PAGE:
Object list:

Metal box (for easy sterilization) from medical supply house Medicinisches Waarenhaus: Berlin

Esmarch type inhaler (style introduced in 1877). The wire mask covered by a cloth kept chloroform from touching the patient’s face.

Chloroform, a surgical anesthetic.

Erogotin, used to treat excessive bleeding and to speed up labor.

Camphor, traditionally used as a topical analgesic, or to control nausea.

Morphium, for pain relief.

Unidentified bottle, with the handwritten word “injection’ in German.

Dr. Vomel brand catgut, probably used for tying off the umbilical cord.

Warren Anatomical Museum Collection, Center for the History of Medicine
in the Francis A. Countway Library of Medicine

Event Video Now Available: Human Tissue Ethics in Anatomy, Past and Present

By , July 25, 2019

The Center for the History of Medicine is pleased to announce that the recording of the April 4, 2019 symposium, Human Tissue Ethics in Anatomy, Past and Present: From Bodies to Tissues to Data, is now online. The symposium, which was co-sponsored by Harvard University’s Ackerman Program on Medicine and Culture, the Center for the History of Medicine in the Francis A. Countway Library, Harvard Medical School’s Department of Global Health and Social Medicine, and the Department of Pediatrics, Boston Children’s Hospital, explored transparent and ethical anatomical body and tissue procurement as a cornerstone of medical ethics in research and education. Watch the Tissue Ethics symposium.

 

Symposium Contents

Panel 1: Human Tissue Ethics in Historical Contexts of Anatomy
Scott H. Podolsky, Harvard Medical School, Chair

  • Dominic W. Hall, Harvard Medical School: The Second Life of Specimens: Scientific and Historical Research in the Warren Anatomical Museum
  • Sabine Hildebrandt, Harvard Medical School/Boston Children’s Hospital: Dealing with Legacies of Nazi Anatomy: the ‘Vienna Protocol’
  • Tinne Claes, Katholieke Universiteit: Why Is It So Difficult to Throw Away Fetuses? Anatomical Collections and the Meanings of Disposal
Speaker Sabine Hildebrandt presenting her talk, Dealing with Legacies of Nazi Anatomy: the ‘Vienna Protocol’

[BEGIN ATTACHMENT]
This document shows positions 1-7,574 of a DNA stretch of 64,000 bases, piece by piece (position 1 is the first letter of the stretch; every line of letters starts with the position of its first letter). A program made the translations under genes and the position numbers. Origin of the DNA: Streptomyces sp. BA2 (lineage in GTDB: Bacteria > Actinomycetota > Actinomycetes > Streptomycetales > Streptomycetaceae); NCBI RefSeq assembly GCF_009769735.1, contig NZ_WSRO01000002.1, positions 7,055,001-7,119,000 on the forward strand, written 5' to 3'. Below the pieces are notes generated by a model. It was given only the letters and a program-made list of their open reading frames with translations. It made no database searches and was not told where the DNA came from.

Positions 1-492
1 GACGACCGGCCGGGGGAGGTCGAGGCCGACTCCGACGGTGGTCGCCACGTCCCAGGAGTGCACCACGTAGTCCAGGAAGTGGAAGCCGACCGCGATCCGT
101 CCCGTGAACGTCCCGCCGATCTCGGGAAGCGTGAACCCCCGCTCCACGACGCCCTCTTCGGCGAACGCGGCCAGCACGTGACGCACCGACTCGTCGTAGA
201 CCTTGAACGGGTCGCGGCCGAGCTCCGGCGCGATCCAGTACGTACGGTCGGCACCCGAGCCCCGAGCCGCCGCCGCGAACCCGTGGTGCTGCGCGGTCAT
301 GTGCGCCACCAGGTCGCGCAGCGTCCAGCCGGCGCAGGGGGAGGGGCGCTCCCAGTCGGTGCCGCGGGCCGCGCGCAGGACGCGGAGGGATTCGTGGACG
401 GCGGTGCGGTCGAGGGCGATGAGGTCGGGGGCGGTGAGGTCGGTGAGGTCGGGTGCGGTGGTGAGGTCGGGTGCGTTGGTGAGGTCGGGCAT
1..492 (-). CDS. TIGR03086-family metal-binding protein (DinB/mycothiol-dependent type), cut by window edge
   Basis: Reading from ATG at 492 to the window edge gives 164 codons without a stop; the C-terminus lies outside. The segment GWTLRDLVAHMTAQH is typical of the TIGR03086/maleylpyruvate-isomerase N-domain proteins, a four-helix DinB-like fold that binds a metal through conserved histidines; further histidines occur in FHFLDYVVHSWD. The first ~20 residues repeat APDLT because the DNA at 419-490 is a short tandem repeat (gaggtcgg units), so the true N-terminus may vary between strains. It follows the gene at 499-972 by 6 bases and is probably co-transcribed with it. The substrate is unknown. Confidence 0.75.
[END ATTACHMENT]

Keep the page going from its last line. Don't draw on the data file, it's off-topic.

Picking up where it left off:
Speaker Sabine Hildebrandt giving her talk, Dealing with Legacies of Nazi Anatomy: the ‘Vienna Protocol’

 

Panel 2: Human Tissue Ethics in Current Anatomical Education and Research
Dan Wikler, Harvard T.H. Chan School of Public Health, Chair

  • Thomas Champney, University of Miami: The Business of Bodies: Human Tissue Ethics and Commercialization
  • Michel Anteby, Boston University: Nested Moralities: From National to Intimate Cadaver Trades

 

Thomas Champney giving his talk, The Business of Bodies: Human Tissue Ethics and Commercialization

Thomas Champney giving his talk, The Business of Bodies: Human Tissue Ethics and Commercialization

 

Panel 3: Human Tissue Ethics from Physical Specimens to Data
David S. Jones, Harvard University, Chair

  • Maria Olejaz Tellerup, University of Copenhagen: The Anatomy of Bioavailability: Exploring Body Donation in Denmark Then, Now and in the Future
  • Jon Cornwall, University of Otago: The Impact of Digital Technology on Body Donation
The Anatomy of Bioavailability: Exploring Body Donation in Denmark Then, Now and in the Future

Maria Olejaz Tellerup giving her talk, The Anatomy of Bioavailability: Exploring Body Donation in Denmark Then, Now and in the Future

 

Edris Rice-Wray Papers Open to Research

The Center for the History of Medicine is pleased to announce that the Edris Rice-Wray papers, 1937-1983 (inclusive), 1960-1970 (bulk) are now open to research.